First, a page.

In the last 100 years, Earth’s average temperature has risen by 1.4°F. The rising global

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In the last 100 years, Earth’s average temperature has risen by 1.4°F. The rising global temperatures have caused changes in weather and climate. Global warming refers to the ongoing rise in the average temperature near Earth’s surface. This is causing a climate change, which refers to any significant change (major change in temperature, precipitation, or wind patterns) in the measures of climate lasting for an extended period of time (several decades or longer). Due to this, it is projected that the temperature will rise from 2 to 11.5°F in the next hundred years (US EPA, 2014). The “drivers,” which are the principal causes making this occur, are very controversial. It is debated whether a change in temperature is due to the work of…show more content…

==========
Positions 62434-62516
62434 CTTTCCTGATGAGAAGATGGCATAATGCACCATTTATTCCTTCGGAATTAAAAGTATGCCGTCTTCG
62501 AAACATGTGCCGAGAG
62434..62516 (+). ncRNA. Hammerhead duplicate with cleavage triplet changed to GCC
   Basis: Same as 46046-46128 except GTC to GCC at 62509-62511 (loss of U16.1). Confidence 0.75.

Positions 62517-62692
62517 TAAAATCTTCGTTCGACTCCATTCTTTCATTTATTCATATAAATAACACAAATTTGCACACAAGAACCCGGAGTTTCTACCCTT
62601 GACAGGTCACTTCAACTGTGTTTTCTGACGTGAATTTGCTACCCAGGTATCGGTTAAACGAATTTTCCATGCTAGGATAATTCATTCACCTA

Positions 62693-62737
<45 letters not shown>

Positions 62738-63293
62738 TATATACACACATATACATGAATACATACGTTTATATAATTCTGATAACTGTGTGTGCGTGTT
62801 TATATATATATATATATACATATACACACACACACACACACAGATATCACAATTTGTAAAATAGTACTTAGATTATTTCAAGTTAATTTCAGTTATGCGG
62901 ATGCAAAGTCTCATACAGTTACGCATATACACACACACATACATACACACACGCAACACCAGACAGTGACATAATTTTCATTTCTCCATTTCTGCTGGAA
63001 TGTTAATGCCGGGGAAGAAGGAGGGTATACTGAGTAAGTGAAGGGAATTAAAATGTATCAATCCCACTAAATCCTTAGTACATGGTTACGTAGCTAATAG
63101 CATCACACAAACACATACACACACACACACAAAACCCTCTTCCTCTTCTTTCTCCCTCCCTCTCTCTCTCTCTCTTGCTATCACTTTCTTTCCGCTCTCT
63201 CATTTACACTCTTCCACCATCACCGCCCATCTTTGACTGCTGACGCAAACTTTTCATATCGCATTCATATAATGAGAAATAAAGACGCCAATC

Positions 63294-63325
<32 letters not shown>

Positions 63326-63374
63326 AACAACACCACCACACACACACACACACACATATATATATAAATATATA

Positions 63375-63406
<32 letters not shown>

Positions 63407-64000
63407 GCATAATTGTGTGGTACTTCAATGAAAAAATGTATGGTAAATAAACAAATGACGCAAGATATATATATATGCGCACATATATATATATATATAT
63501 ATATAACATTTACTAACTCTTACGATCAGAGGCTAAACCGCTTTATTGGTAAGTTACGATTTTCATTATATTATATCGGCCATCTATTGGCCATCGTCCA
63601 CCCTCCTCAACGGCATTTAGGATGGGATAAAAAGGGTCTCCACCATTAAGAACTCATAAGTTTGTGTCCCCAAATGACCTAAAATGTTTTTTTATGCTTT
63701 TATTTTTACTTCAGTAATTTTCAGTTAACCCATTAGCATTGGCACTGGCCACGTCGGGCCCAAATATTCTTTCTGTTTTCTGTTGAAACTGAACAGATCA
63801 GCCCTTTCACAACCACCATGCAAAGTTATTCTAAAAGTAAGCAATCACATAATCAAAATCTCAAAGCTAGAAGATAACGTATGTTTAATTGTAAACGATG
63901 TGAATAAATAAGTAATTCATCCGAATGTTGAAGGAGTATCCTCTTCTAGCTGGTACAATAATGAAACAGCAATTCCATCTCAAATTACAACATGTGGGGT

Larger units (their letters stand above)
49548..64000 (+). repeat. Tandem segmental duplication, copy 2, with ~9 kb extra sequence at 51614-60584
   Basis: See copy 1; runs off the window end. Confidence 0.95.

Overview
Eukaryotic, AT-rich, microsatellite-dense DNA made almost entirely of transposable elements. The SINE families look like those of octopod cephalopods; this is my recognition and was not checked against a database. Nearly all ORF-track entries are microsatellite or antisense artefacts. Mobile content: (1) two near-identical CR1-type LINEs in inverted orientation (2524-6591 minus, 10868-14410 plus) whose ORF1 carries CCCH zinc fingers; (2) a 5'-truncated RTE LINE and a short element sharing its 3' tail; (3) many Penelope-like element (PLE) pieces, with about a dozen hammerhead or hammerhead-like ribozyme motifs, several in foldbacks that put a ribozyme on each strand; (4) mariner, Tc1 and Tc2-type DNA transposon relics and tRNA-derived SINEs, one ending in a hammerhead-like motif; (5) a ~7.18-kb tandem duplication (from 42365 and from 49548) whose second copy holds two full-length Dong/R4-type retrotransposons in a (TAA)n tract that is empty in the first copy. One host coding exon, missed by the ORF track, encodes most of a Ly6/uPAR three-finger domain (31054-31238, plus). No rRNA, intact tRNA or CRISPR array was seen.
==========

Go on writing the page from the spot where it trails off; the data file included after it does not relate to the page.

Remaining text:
In the summer, the amount of sunshine received in the Northern Hemisphere can control the advance and retreat of ice sheets because of changes in Earth’s orbit. This has been the cause of ice ages in the past, when Earth has experienced long periods of cold temperatures (NRC, 2010). The second main “driver” of global temperature change is reflectivity. Changes in reflectivity affect how much energy enter Earth’s system. When the sunlight reaches Earth, it can be reflected or absorbed, and that depends on the Earth’s surface and atmosphere; light colors reflect the most sunlight, while dark colors absorb more sunlight. Albedo, the amount of solar radiation reflected from an object or surface, indicates the amount of sunlight reflected as a percentage. Earth has an albedo of about 30%, which means that 70% of the sunlight is absorbed (NRC, 2010). This is important because the sunlight absorbed warms the land, water and atmosphere. In the past, this can be seen in the melting of sea ice or increases in cloud cover. Aerosols are particles in the atmosphere that affect reflectivity, which affect the amount of energy that enters Earth, ultimately affecting global temperature change. An example of this can be seen in volcanic eruptions. Volcanic particles that reach the upper atmosphere are able to reflect enough sunlight back to space, which can cool the surface of Earth by a few tenths of a degree for a few years (Hegerl, 2007). The third

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